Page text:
It is imperative that you utilize your rescue inhaler as soon as possible. As a result of the use of a rescue inhaler, you can open your airways with fast-acting medicines. There are differences between an inhaler that you use every day and a maintenance inhaler. In case of a severe flare, you may need to use the rescue inhaler more frequently.

The following symptoms may need to be treated in the emergency department if your rescue inhaler is not working or if you do not have it with you:

  • Feeling anxious or panicked.
  • If you have light skin, you may have blue fingernails and blue lips, or if you have dark skin, you may have gray or whitish lips or gums.
  • A feeling of pressure or pain in the chest.
  • When you breathe, you may have severe wheezing or coughing that won't stop.
  • The ability to talk is difficult.
  • Face that is pale and sweaty.
  • Breathing occurs very quickly.


Is it possible to cure asthma?

No. It is not possible to cure asthma, but it is possible to manage it. Over time, asthma may be out growable in children.


In what way does my asthma worsen at night?

Nighttime asthma or nocturnal asthma are terms that describe asthma that worsens at night. While there are no exact explanations for why this occurs, there are some educated guesses that can be made. The following are some examples:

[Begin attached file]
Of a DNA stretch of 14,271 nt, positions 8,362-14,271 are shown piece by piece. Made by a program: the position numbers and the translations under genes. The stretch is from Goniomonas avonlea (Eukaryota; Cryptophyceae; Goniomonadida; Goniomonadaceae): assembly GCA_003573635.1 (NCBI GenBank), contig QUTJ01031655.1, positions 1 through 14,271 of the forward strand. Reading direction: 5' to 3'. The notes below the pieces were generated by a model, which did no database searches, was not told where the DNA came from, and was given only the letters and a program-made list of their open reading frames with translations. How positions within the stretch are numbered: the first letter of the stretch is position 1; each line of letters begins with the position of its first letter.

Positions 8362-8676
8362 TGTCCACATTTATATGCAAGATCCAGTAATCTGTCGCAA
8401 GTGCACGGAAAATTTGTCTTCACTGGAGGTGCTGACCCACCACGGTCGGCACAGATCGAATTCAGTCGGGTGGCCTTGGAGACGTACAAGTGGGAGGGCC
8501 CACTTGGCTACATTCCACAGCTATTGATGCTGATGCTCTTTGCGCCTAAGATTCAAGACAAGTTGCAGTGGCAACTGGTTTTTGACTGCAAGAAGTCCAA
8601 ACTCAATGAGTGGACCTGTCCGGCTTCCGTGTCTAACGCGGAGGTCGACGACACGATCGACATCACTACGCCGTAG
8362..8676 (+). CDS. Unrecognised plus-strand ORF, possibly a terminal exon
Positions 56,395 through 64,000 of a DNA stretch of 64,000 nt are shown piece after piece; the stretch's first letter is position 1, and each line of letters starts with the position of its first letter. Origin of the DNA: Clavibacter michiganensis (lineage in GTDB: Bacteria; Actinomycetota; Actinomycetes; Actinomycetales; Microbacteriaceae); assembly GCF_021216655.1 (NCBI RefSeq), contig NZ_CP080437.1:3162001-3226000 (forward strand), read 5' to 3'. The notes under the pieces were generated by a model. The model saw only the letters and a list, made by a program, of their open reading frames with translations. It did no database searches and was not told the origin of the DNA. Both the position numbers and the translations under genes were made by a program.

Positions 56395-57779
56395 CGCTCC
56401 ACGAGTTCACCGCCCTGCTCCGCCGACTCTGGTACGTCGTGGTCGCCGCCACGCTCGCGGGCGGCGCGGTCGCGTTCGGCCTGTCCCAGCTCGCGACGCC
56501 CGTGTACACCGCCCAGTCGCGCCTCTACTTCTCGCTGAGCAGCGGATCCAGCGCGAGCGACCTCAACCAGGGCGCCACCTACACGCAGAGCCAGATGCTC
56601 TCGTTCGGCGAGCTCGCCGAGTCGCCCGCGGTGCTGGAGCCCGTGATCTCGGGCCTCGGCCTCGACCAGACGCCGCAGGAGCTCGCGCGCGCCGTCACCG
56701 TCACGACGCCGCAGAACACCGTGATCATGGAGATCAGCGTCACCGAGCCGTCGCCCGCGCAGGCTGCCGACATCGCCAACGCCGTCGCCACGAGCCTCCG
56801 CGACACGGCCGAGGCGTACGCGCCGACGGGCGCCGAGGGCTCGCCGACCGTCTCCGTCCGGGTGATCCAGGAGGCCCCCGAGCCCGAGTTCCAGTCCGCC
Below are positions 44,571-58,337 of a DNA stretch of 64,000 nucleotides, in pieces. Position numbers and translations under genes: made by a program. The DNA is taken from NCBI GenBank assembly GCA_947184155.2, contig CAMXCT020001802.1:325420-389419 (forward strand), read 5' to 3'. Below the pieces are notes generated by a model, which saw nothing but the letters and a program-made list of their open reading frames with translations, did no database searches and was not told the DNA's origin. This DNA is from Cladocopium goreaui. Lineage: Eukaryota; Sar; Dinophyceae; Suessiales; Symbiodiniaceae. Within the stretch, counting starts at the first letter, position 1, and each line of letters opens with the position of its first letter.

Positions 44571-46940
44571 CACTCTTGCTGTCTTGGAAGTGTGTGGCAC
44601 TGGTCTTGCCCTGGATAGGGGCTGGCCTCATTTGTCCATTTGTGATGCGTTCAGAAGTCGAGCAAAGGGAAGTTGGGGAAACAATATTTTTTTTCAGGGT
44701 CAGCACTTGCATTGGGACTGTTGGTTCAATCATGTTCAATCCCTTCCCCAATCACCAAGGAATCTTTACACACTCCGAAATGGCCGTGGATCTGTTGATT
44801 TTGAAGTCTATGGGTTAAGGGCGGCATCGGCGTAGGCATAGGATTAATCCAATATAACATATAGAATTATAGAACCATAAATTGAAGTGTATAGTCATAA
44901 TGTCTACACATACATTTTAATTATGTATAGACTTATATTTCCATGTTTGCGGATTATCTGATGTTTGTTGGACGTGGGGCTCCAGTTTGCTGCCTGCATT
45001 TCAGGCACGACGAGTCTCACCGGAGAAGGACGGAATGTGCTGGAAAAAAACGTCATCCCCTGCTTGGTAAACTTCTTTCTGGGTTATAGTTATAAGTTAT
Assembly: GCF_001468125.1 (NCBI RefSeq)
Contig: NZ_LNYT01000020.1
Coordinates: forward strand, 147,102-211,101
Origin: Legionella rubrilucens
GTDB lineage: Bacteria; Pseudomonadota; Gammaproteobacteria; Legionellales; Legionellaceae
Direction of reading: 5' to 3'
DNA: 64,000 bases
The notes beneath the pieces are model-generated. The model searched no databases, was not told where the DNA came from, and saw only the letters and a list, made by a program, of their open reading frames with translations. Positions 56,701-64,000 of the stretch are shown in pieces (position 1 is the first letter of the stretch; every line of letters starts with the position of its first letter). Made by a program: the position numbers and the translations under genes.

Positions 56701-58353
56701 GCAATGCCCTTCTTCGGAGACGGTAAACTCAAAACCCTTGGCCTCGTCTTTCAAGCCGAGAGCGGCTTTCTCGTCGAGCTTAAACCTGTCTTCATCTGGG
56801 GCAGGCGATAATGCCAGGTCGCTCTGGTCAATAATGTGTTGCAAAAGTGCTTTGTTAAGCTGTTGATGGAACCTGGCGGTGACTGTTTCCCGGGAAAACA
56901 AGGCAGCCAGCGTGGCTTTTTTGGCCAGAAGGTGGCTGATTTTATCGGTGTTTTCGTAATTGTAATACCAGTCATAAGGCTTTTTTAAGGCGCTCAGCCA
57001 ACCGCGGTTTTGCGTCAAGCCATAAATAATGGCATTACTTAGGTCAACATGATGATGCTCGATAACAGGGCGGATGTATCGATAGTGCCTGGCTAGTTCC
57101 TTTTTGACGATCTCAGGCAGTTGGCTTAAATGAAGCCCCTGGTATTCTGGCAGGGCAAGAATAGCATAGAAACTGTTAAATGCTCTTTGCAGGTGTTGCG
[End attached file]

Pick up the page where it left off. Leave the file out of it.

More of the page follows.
Sleeping patterns

It is possible for mucus to leak into your throat when you sleep on your back or acid reflux to come up from your stomach while you sleep on your back. As a result, you may have difficulty breathing because your chest and lungs are overloaded. It is possible, however, for your lungs to be under pressure if you lie face down or on your side.


There are two types of triggers: those in your bedroom and those that happen at night

There are many chances you will find dust mites, mold, or pet hair on your blankets, sheets, or pillows. You might have brought pollen into your home if you were outside in the early evening.

Symptoms of medication

It is possible for asthmatic medications, especially steroids and montelukast, to affect your sleep patterns adversely.

Overheated or underheated air

It is possible for hot air to narrow your airways when you breathe in. Some people with asthma are triggered by cold air.

Changing lungs' functions

As a natural process, lung function decreases at night.

The control of asthma during the day is poor

Nighttime symptoms will not improve if they are not controlled during the day. Asthma symptoms need to be controlled both day and night by working with your provider. Symptoms of insomnia must be treated at night. It is possible for asthma attacks to occur at night, sometimes resulting in death.



The act of catching one's breath can be challenging at times. A recent study by the Centers for Disease Control and Prevention found that about 15% of adults and 6% of children suffer from asthma in the U.S. Over 1.5 million asthma patients went to the hospital in 2020 due to this condition. Symptoms of asthma can vary from mild to severe, and it can affect people of any age. The majority of people with asthma can lead full and active lives thanks to effective treatment.